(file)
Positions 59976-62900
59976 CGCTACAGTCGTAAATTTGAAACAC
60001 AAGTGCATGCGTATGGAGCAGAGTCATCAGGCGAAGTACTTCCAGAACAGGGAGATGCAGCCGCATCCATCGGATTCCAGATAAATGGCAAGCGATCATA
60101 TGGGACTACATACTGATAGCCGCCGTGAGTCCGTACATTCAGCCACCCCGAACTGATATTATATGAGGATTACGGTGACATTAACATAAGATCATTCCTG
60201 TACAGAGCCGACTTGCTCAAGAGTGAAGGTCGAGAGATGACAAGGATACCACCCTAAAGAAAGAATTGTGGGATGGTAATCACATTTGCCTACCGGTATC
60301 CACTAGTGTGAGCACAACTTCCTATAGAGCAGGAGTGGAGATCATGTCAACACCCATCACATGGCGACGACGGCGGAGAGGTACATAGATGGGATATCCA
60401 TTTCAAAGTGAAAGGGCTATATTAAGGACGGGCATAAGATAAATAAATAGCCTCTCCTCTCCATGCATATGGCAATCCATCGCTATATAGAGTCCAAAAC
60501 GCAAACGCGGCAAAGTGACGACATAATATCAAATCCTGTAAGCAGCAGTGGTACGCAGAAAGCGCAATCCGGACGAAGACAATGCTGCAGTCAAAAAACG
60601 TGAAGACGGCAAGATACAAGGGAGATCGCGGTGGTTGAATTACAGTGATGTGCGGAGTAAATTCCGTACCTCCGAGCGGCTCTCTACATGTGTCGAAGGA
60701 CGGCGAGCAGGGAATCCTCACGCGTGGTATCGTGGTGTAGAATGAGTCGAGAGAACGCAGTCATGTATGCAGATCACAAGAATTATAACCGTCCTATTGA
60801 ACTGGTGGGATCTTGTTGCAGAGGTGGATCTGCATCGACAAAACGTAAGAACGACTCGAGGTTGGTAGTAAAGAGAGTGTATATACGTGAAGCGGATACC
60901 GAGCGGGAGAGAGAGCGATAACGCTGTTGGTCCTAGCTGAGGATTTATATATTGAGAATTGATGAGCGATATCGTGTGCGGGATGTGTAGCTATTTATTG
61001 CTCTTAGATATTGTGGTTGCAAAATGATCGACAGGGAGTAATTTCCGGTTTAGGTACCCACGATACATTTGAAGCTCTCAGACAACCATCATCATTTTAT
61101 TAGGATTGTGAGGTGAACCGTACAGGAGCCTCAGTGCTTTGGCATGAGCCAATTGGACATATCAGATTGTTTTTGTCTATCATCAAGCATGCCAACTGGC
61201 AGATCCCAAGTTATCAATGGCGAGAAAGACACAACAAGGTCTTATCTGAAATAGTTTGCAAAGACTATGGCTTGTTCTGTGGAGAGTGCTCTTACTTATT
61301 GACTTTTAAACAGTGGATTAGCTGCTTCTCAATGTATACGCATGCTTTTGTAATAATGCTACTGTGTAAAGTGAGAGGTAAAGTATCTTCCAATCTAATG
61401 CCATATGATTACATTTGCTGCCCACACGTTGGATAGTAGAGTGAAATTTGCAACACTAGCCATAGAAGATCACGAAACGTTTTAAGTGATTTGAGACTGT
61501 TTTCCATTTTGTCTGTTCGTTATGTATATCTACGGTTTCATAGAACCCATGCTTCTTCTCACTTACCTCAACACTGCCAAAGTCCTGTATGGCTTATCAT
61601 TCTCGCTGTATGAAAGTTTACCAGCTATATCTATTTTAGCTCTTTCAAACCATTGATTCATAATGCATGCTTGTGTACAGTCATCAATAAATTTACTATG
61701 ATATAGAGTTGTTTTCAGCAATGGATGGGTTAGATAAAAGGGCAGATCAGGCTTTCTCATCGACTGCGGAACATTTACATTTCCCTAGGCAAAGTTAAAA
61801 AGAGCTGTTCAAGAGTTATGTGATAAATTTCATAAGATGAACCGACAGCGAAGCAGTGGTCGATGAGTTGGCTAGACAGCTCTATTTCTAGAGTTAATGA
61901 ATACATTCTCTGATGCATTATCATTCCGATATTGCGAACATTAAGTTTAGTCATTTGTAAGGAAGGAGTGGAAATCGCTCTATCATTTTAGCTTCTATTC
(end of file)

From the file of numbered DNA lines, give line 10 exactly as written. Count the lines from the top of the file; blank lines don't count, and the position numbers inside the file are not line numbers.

60701 CGGCGAGCAGGGAATCCTCACGCGTGGTATCGTGGTGTAGAATGAGTCGAGAGAACGCAGTCATGTATGCAGATCACAAGAATTATAACCGTCCTATTGA